Novel Combination Advances in CLL - Episode 2

Available Therapies and Use in CLL

Sameer Parikh, MBBS:Ibrutinib is now approved for the frontline therapy of chronic lymphocytic leukemia [CLL], regardless of the genetic risk factors that the patient’s CLL cells may have. Typically, we considered using ibrutinib for the vast majority of our patients in the frontline setting, except for a small sliver of young patients. By young, I mean patients who are less than 65 years of age, who have standard or low-risk genetic features such as deletion 13q or trisomy 12 by FISH [fluorescence in situ hybridization], and mutatedIGVHgenes, for whom we would consider therapy with fludarabine, cyclophosphamide, and rituximab [FCR].

Several datasets have now suggested that treatment with FCR in this small group of patients can lead to prolonged remissions, which can last for 10 to 15 years and potentially lead to a functional cure. In the remainder of the patients, ibrutinib-based therapy has now been shown to be better than traditional chemoimmunotherapy in 2 major trials that were reported at ASH [American Society of Hematology] last year—the first was the ECOG [Eastern Cooperative Oncology Group] study that randomized patients to FCR versus ibrutinib and rituximab; and the other study was the Alliance [for Clinical Trials in Oncology] study that randomized patients to ibrutinib alone versus ibrutinib and rituximab, versus bendamustine and rituximab.

In both of these studies, the ibrutinib-based regimen demonstrated an improvement in progression-free survival compared with traditional chemotherapy. So I believe that based on these 2 studies, treatment with an ibrutinib-based regimen has generally become the standard of care for the vast majority of patients who need treatment for CLL.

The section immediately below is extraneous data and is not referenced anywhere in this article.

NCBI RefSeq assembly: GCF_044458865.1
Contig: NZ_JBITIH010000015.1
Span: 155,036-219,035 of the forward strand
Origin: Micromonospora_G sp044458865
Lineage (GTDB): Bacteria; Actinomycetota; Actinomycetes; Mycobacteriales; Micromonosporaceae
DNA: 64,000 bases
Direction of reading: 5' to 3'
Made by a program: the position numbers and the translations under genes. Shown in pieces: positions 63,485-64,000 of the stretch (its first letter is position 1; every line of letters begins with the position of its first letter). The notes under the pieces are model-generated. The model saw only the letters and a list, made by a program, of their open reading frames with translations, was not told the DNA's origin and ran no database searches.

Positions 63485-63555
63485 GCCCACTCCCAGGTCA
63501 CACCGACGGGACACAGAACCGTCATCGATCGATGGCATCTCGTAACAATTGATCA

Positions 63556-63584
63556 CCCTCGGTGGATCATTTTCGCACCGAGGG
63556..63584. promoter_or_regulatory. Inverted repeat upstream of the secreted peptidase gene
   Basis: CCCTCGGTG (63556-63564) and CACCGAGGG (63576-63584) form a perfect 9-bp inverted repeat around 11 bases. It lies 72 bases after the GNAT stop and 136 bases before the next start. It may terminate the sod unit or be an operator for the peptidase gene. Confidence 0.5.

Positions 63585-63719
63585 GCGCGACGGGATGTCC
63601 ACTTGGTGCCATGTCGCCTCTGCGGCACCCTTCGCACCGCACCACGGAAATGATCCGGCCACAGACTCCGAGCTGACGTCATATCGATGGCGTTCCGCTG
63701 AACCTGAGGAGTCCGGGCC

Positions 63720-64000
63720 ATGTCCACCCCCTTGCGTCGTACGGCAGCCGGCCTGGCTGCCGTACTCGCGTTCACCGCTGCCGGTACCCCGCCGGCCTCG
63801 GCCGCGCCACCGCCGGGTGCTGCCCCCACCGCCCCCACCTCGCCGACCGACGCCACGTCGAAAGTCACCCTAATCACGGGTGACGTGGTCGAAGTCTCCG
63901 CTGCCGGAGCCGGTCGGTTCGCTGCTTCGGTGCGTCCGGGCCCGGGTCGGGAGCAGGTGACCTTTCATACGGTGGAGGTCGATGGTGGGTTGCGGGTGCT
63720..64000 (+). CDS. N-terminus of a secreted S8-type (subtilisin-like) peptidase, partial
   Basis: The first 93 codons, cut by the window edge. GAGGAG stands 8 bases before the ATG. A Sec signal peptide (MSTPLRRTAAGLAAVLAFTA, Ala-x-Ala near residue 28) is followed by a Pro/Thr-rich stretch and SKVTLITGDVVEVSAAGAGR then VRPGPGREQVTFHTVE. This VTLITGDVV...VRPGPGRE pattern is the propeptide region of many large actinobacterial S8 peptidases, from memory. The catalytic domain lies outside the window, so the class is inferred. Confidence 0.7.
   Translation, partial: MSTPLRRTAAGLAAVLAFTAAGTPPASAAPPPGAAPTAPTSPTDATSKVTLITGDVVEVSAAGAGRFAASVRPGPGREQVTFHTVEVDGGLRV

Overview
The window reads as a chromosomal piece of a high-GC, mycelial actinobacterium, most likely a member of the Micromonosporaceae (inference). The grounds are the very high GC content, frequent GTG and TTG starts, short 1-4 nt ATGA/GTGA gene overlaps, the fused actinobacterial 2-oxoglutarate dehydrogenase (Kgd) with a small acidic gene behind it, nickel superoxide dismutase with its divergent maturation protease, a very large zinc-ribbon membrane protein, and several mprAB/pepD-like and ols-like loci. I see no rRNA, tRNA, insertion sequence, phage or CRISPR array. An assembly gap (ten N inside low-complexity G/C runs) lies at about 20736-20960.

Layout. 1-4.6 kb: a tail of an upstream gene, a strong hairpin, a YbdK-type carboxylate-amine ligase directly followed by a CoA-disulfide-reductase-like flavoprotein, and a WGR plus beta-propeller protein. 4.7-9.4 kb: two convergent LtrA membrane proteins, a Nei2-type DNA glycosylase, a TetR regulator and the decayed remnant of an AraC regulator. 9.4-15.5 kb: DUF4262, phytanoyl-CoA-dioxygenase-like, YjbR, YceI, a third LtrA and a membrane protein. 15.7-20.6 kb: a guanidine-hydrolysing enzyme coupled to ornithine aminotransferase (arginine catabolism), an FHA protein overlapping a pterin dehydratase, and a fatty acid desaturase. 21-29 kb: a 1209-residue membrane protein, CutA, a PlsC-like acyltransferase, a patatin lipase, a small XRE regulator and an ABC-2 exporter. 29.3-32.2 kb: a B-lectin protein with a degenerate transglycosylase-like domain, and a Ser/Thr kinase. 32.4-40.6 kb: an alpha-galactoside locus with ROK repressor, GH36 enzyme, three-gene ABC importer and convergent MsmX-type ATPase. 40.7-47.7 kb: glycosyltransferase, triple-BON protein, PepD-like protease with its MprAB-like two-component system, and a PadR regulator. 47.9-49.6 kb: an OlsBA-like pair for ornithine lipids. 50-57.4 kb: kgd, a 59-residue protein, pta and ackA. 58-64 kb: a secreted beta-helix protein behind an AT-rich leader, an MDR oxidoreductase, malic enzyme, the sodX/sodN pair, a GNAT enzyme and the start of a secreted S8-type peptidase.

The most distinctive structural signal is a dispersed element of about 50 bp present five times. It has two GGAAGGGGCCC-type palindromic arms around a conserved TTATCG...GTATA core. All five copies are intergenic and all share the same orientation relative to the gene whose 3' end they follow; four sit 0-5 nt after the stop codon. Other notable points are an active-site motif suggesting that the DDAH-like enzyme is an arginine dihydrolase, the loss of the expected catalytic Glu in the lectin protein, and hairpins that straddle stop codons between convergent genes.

Having heard the results from the Alliance study and the ECOG study at the ASH meeting, ibrutinib was shown to have a better progression-free survival compared with both FCR and BR [bendamustine/rituximab]. However, one of the problems with ibrutinib therapy is the indefinite nature of this treatment. We’ve also found that patients who remain on long-term ibrutinib therapy can develop significant cardiovascular complications, such as hypertension and atrial fibrillation, among others.

This is the reason why venetoclax-based therapy was presented by [Kirsten] Fischer, MD, at ASCO [American Society of Clinical Oncology] in 2019. The CLL14 study compared a fixed duration of venetoclax and obinutuzumab to chlorambucil and obinutuzumab, and we saw really interesting data. Here, the treatment cycles consisted of 1 year of the fixed duration of venetoclax and obinutuzumab. This led to unprecedented rates of complete remission and minimal residual disease [MRD]-negative complete remission at the end of 1 year of therapy.

This now allows us to consider a fixed duration of novel-agent therapy that is not chemotherapy based, which is certainly a big improvement in the right direction compared with continuous ibrutinib-based therapy.

I do believe that there is a role for chemotherapy in the frontline setting for CLL. Again, I think it depends on a number of things. The patient population where I would consider chemotherapy, and I’m specifically referring to fludarabine, cyclophosphamide, and rituximab, would be for a young patient, generally less than 65 years of age, who had mutated IGVH genes, a low-risk FISH profile, and an absence of TP53 mutation on next-generation sequencing.

We’ve typically now considered using only 3 cycles of FCR, based on data from our colleagues at [The University of Texas] MD Anderson Cancer Center. If patients are MRD-negative in the bone marrow after 3 cycles, we do not expose these patients to further cytotoxic chemotherapy, because the outcomes and the long-term progression-free survival of these patients seems to be really good.

The data for lenalidomide maintenance in chronic lymphocytic leukemia come from studies that were done in the era of chemoimmunotherapy. These patients were all given lenalidomide maintenance after they completed their initial chemoimmunotherapy regimens. These patients typically had high-risk features such as unmutatedIGVHgenes or a high-risk FISH panel profile.

Typically, in 2019 and going forward, we would not use chemoimmunotherapy for this group of patients. While the data for lenalidomide maintenance therapy may seem exciting, in routine practice I do not prescribe lenalidomide maintenance for any of my patients because these patients all get on novel agent therapies to begin with.

Transcript edited for clarity.